While Sam and I are returning to West Pines today to bring smiles to mental health patients, I really wish I were in Hamburg, Germany. One of the most iconic symbols associated with this northern German port city. The Wasserträger Statue, has a colorful historic legend associated with it.
Before the city of Hamburg introduced the local water system in 1848, Wasserträgen (literal translation: “carrying water”) was a popular profession. One of those water bearers became part of local legend.
Johann Heinrich Bentz in was born in 1787 and was called Hans Hummel by local citizens. It’s believed that Bentz acquired the nickname once he moved into the former apartment of soldier Daniel Christian Hummel upon his death. The original Hummel was well-loved by the local children for his kind nature and thrilling war stories. The children teased the ‘new’ Hummel who was described as somewhat ill-tempered and grumpy compared to the ‘real’ Hummel and began taunting him with ‘Hummel, Hummel’ whenever he passed by with his filled buckets. Local folklore suggested some of the children mooned him knowing he couldn’t chase them with his heavy load. Hummel’s response was to yell back in the Low German dialect of Plattdeutsch, ‘Mors, Mors!’ a blue phrase which roughly translates to kiss my ‘you-know-what.’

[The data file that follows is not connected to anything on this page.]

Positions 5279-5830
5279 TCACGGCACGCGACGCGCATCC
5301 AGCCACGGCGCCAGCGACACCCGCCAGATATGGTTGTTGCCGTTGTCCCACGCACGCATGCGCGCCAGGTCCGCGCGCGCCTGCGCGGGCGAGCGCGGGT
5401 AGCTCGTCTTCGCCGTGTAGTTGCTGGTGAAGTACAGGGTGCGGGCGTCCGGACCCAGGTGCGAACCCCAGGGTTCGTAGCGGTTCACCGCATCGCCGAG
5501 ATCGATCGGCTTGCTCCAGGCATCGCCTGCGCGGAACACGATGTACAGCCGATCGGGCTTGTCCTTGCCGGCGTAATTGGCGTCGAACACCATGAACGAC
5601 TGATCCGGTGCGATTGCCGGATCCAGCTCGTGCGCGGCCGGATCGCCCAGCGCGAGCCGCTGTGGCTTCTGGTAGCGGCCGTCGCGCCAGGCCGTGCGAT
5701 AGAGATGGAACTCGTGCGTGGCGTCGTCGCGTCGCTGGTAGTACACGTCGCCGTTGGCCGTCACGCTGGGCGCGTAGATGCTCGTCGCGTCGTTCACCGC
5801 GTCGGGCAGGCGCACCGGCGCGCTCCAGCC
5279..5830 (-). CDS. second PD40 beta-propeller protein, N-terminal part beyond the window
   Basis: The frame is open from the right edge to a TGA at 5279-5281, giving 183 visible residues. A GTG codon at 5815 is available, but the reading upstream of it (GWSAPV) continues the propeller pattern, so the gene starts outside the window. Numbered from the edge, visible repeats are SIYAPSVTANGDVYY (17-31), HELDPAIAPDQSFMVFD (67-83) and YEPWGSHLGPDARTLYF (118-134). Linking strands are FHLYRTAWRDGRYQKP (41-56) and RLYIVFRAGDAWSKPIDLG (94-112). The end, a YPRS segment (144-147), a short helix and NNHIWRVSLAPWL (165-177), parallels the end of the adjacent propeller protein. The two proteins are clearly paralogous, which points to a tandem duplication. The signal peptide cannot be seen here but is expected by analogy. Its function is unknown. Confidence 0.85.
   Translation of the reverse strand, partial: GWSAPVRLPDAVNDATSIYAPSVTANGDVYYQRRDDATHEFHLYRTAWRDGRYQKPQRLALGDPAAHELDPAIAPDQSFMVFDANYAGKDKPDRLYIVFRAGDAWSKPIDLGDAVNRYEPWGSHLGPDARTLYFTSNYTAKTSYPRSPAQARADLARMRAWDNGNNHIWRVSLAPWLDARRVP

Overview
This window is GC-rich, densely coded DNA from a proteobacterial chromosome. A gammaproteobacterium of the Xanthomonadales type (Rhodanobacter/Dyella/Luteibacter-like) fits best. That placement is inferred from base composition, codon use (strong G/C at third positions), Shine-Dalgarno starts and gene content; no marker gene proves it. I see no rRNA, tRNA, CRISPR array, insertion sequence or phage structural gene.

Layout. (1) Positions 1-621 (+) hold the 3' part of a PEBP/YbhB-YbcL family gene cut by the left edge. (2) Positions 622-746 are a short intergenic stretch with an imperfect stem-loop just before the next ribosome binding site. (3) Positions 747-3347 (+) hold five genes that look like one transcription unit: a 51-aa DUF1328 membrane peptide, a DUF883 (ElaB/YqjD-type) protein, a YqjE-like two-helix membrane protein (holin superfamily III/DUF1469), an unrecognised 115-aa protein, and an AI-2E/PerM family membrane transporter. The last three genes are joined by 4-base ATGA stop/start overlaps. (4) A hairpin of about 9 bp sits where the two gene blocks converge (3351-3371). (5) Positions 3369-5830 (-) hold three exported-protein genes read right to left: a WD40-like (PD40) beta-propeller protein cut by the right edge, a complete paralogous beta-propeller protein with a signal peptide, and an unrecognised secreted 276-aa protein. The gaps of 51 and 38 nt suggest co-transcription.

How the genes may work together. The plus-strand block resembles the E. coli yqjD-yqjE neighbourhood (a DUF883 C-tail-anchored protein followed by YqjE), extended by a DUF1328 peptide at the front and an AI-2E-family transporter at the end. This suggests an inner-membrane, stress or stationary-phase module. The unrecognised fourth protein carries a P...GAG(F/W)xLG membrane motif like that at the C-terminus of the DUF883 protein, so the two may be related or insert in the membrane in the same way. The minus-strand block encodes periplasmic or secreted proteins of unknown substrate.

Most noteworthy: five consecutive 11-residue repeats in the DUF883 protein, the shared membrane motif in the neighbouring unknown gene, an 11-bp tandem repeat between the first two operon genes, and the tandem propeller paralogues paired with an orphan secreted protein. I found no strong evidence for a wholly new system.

Hummel lost his job in 1848 and died six years later in a poorhouse. But since that time, the phrase ‘Hummel, Hummel!’ and its response, ‘Mors, Mors!’ have been a popular salute in Hamburg. There is even a sports connection with the phrase. When one of the city’s two popular football teams (HSV) scores a goal, the stadium announcer calls the name of the scorer, then ‘Hummel, Hummel!’ to which the crowd replies, ‘Mors, Mors!’
Hamburg used to be home to many of these colourful statues and were spread throughout the city. An outdoor city-wide exhibition took place until 2006 after which most of the pieces were sold to private collectors. The proceeds were donated to Hamburg’s homeless. There are a few remaining colorful figures still around the city, though they are mostly found near the Rathaus, (city hall).
We’re moving closer to our favorite day, Friday but till then, ‘Hummel, Hummel!’
Live, love, bark! 🐾